The More Complex the Cloud Computing Market Becomes, the More We Need Data Integration

The RightScale “State of the Cloud” report out now has some key findings that I would like to discuss in relation to data integration. The world is getting more complex, in terms of cloud platforms, and that means that we need data integration more than ever. Per the report:

  • In polling, the respondents reported that Azure grew overall from 20 to 34 percent, while AWS stayed flat at 57 percent.
  • Google grew from 10 to 15 percent to maintain third position (see Figure).
  • Azure increased adoption significantly from 26 percent to 43 percent. In contrast, AWS adoption in this group increased slightly, from 56 percent to 59 percent.

 

 

So, is this trend good for data integration?  A few points can be made:

  • The public cloud computing market is going to be heterogeneous, with AWS being one of three major players. In the recent past, many of the analysts gave the cloud prize away to AWS, calling for the demise of the other two providers, meaning Azure and Google Cloud. The data points show that both Google and Azure are clearly gaining share in the market.
  • Considering that the public cloud market will be diverse, enterprises will choose to place their data on more than a single public cloud provider. Thus, there will be data sets on at least two, and those data sets need to be synced between clouds, and between the clouds and the on-premises systems.
  • The data integration issues will only grow more complex. Considering that enterprises are moving to public clouds at a rapid pace, and, in many cases, moving to purpose-built database models such as object-based databases, and other non-relational models, data integration becomes key. Data integration provides the ability to place complexity into a single domain, that of the integration technology, and the data can be leveraged as needed by the business applications.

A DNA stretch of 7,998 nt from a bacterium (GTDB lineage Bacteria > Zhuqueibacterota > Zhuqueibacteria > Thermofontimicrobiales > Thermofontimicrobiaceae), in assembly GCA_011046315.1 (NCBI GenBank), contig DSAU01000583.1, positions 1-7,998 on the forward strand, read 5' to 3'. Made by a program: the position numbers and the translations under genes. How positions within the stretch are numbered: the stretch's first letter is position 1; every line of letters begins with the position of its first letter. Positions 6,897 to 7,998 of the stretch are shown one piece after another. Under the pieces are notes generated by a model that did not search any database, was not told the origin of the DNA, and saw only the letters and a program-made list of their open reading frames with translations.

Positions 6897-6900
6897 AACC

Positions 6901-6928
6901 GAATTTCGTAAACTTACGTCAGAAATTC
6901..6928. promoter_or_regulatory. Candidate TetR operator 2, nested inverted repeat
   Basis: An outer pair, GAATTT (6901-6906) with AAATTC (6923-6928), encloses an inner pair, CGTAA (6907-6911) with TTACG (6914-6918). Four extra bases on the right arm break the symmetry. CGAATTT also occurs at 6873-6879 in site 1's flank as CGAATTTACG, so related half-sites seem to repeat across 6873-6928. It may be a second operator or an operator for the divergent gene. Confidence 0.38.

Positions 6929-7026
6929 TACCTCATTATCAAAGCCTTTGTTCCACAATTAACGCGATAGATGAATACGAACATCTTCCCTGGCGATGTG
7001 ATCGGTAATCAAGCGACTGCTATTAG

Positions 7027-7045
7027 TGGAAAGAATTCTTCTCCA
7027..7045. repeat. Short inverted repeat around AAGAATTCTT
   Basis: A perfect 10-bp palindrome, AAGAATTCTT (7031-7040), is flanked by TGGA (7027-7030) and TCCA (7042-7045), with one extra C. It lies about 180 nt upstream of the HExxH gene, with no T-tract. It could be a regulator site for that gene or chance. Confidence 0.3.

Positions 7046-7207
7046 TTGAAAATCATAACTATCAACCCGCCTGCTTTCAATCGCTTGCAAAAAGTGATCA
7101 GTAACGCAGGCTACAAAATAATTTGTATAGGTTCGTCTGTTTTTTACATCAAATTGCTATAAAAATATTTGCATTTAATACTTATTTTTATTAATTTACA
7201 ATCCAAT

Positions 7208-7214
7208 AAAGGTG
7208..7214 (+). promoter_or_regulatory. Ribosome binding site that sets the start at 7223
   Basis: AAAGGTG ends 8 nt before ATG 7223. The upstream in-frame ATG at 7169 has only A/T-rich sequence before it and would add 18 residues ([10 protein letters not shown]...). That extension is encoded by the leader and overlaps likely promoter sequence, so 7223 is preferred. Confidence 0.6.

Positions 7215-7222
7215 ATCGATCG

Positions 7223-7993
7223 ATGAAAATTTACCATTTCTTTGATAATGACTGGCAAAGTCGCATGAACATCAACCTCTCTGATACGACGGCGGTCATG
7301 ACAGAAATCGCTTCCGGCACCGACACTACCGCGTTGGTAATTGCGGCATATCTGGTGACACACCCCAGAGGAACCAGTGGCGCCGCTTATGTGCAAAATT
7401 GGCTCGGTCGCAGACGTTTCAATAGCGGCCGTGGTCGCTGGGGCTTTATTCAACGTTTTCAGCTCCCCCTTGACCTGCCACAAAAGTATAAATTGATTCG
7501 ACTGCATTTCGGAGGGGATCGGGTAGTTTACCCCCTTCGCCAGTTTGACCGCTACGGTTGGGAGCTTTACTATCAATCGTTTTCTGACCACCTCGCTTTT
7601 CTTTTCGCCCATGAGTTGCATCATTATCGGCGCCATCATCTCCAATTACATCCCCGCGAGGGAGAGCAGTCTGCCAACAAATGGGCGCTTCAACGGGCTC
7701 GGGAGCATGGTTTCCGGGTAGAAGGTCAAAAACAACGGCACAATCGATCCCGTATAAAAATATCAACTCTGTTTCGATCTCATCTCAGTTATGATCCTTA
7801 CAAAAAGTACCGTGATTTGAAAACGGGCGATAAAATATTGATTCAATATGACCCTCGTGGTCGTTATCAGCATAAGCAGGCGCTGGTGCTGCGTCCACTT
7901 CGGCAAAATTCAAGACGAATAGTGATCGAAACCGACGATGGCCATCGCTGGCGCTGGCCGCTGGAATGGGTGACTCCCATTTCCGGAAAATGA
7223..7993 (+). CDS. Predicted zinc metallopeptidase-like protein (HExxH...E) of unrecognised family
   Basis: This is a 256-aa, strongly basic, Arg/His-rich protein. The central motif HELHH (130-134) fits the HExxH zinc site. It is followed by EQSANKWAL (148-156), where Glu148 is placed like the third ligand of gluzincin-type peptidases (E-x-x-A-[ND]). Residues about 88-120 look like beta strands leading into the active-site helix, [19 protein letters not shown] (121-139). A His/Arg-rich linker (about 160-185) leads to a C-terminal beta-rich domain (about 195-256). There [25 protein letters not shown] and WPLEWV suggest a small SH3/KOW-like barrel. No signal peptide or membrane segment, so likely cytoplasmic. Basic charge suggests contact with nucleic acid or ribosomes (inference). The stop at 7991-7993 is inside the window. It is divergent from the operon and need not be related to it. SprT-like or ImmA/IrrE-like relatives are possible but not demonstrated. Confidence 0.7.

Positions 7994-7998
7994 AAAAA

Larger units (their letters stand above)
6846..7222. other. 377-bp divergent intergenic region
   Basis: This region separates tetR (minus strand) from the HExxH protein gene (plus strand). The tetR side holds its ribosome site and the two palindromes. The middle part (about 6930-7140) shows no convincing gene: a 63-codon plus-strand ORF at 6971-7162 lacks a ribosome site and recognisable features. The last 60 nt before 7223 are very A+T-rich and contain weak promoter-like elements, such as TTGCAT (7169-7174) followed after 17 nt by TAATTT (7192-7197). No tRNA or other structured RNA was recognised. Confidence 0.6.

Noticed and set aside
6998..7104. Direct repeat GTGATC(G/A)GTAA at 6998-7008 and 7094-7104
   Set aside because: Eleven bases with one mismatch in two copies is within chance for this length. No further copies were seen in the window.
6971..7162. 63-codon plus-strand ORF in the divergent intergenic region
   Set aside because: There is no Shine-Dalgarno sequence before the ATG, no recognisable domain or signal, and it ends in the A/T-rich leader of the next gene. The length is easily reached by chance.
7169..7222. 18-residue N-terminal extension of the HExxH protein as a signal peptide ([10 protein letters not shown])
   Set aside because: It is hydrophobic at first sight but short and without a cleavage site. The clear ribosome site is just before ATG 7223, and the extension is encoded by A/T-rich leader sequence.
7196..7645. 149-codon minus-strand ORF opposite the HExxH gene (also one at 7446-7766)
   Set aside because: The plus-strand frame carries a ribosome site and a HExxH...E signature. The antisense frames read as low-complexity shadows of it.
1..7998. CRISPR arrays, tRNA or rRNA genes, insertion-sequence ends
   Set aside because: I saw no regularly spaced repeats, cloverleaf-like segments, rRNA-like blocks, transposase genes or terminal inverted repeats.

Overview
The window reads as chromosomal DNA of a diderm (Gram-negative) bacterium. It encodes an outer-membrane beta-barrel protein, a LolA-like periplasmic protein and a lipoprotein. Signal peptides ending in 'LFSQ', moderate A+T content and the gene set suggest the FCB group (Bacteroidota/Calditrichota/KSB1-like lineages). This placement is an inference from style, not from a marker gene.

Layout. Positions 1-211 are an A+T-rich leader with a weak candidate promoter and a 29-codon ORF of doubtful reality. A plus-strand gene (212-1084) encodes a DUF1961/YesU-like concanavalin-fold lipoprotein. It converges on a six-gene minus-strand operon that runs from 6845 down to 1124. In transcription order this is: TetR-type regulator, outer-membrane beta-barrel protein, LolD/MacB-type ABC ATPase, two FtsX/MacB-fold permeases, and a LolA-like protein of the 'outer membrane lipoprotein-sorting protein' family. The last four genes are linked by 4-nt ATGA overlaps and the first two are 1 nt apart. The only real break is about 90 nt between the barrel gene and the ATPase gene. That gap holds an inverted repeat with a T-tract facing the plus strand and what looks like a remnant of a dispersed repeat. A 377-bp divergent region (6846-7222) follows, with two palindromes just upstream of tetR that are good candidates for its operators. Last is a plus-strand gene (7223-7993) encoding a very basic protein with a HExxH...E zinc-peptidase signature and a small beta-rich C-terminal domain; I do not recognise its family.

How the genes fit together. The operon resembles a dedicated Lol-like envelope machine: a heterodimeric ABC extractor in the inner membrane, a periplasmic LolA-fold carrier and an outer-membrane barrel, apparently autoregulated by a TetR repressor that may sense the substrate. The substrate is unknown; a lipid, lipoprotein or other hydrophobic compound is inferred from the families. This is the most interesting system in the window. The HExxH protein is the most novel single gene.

So, the world gets more complex around the emerging public cloud market. It’s not just about moving to a public cloud.  As we can see from the data points from RightScale, it’s going to be a multi-cloud world, and the single provider just won’t happen. This is a good thing, from a market perspective, in that enterprises will benefit from competition in the marketplace, in terms of price and delivered value.

Think about it. If the automobile industry was made up of a single company, you would be paying $100,000 for a car, and it would be a piece of junk. Not that cloud providers would act the same way, but if there is no incentive to innovate, companies won’t.

So, this leads to more opportunities for enterprises to lower costs and gain more agility in the cloud. However, this also means that we need to become better at data integration to realize that value. Perhaps it’s time to get to work.